So I decided to take a look through the fantastic blog over at Science Based Medicine for the various things people have suggested I try for my chronic pain. So many of them are bunk that its just sad. Anyway, here goes:
Hypnotherapy is a hard one as there is no good clinical definition for what it is. Nearly every practitioner you ask will have a different definition and a different method of doing it. This makes it hard to evaluate realistically in research but what research is out there isn't exactly compelling.
I'll leave it up to Steven Novella for a better way of putting this:
"My personal current summary of the clinical research is that there is a suggestion of a positive effect from the specific operational elements of hypnosis (specifically increased suggestibility) for the treatment of subjective symptoms, like pain and nausea, that are amenable to suggestibility. However, the research has not yet adequately isolated this variable and therefore more research of better methodological quality is necessary to definitively answer this question."
To be honest, the first linked article's title alone sums up my views on acupuncture for back pain: "Acupuncture Does Not Work for Back Pain." I have looked at study after study testing acupuncture for back pain and to be honest, I have stopped looking. NONE of them have compelling evidence and most in fact tell me that it doesn't matter where you stick the needles or if you even use needles at all (Heck I saw a study that got just as good of an "effect" from poking people with toothpicks. No joke.). As Dr. Novella puts it "the only reasonable scientific conclusion to draw from this is that acupuncture does not work." For more on the situation with acupuncture research check out the article in part 1.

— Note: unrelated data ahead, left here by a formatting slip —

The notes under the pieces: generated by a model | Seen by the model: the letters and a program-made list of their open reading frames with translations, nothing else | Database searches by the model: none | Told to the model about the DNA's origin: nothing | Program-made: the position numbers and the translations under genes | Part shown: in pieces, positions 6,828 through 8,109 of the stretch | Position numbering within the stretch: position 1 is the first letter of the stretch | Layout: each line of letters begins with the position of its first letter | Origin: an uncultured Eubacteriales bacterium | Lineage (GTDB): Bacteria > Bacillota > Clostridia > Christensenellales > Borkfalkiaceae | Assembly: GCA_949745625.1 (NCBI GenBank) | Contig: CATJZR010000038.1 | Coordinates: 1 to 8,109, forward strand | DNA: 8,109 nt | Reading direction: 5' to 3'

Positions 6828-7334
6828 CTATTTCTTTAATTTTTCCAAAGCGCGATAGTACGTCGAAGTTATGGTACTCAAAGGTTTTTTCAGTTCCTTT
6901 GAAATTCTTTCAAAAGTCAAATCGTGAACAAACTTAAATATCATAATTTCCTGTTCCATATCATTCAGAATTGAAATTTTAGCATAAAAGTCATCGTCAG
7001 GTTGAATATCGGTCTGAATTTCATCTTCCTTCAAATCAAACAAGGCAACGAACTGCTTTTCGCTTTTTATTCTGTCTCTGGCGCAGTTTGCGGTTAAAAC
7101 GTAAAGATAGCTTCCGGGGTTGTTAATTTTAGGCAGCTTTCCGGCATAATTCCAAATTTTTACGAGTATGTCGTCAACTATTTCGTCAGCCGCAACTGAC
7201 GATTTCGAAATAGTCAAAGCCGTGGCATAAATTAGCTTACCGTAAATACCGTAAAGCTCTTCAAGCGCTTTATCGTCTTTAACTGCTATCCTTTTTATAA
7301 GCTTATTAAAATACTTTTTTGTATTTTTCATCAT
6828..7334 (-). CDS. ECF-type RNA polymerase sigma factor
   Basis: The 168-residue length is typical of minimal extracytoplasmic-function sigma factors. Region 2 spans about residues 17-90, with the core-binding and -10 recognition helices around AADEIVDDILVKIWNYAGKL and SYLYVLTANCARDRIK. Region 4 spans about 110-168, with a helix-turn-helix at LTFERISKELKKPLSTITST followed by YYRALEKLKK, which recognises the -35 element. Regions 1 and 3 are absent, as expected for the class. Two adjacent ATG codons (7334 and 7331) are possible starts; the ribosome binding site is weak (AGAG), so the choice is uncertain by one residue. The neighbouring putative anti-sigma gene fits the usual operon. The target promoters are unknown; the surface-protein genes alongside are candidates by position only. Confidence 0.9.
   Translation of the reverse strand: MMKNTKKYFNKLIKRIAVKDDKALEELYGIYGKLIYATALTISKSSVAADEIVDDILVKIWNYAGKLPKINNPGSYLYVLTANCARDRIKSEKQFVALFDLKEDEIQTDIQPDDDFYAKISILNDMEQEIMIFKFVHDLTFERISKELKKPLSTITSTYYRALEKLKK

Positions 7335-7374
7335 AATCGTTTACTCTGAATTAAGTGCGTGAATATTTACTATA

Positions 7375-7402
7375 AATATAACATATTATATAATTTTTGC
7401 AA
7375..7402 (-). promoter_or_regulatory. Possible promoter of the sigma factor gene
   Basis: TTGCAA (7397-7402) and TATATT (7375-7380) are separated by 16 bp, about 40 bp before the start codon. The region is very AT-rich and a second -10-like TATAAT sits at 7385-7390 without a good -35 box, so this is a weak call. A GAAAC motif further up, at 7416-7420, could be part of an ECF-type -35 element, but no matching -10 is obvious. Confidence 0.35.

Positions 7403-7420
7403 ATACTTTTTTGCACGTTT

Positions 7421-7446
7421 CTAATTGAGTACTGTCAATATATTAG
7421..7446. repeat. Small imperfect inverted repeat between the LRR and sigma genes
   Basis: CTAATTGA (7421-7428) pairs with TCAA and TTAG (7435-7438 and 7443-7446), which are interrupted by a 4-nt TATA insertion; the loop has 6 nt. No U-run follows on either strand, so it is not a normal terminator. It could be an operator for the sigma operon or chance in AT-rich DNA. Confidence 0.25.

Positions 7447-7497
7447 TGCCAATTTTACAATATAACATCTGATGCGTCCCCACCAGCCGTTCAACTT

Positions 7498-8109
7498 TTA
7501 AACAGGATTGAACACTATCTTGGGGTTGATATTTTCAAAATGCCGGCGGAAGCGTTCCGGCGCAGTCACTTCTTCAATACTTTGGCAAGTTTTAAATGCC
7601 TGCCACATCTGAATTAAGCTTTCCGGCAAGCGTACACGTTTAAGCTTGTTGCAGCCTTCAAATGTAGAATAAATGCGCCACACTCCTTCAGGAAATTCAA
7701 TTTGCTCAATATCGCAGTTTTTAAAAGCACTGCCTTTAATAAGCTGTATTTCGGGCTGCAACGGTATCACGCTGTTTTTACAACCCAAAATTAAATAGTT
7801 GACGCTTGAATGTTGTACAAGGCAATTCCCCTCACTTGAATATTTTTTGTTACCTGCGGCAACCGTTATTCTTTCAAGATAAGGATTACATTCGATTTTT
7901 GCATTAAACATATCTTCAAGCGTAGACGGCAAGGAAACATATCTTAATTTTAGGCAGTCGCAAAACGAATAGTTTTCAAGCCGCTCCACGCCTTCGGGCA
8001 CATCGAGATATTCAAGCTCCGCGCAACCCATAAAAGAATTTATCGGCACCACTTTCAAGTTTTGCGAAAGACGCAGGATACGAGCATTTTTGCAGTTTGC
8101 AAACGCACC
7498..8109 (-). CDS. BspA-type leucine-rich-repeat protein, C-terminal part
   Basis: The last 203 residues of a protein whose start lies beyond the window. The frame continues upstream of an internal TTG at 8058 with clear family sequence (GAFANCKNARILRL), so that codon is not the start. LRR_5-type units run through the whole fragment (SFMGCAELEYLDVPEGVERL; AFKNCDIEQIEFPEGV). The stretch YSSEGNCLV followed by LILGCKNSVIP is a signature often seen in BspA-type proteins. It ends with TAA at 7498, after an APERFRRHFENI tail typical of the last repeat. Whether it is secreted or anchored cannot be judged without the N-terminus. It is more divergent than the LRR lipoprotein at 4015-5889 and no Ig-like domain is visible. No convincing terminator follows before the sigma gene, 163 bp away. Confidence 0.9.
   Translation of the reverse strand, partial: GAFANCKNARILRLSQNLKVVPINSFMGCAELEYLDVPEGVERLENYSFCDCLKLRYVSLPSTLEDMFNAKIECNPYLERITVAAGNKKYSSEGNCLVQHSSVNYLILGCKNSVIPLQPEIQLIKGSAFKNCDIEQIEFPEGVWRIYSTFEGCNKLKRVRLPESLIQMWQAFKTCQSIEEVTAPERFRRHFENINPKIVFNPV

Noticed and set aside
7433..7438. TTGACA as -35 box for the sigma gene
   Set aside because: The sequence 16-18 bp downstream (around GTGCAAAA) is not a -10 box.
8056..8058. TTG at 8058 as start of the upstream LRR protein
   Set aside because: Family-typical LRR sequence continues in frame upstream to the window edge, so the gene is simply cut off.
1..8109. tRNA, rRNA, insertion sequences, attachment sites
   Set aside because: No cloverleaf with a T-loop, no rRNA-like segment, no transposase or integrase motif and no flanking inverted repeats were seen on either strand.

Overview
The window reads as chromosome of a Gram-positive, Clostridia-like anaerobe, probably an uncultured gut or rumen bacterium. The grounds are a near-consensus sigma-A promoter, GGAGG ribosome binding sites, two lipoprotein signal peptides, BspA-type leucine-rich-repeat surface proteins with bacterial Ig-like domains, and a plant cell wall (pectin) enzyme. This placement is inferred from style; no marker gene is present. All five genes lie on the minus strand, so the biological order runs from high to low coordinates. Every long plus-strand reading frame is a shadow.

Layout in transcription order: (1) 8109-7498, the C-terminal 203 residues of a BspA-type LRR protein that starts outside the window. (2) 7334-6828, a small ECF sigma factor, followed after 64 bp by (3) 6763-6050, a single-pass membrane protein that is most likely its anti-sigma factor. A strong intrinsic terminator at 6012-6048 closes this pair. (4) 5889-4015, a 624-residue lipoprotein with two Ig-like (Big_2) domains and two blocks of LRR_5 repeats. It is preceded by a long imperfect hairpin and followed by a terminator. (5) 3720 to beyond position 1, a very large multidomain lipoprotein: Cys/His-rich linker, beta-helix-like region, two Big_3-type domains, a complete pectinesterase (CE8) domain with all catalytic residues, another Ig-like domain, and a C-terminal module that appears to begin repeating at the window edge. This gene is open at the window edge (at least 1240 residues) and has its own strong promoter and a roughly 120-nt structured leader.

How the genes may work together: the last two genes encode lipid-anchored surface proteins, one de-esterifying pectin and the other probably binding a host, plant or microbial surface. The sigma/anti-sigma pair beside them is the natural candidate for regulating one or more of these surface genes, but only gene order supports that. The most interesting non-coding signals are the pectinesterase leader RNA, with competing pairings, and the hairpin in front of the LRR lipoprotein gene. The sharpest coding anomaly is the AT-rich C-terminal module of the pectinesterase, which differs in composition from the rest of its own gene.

Part 2 has one main line that I wanted to pull out (though the whole thing is worth reading if you aren't familiar with the shenannagans that get pulled in acupuncture research):
"The data on education for back pain indicates that it is as effective as medical interventions for acute and subacute low back pain, and effective but not as effective as medical intervention for chronic low back pain. " - Dr Novella (emphasis mine)This is another common things I get - Here, try this book on managing back pain! There IS a difference between chronic pain and acute pain. And things that work for one don't necessarily work for the other.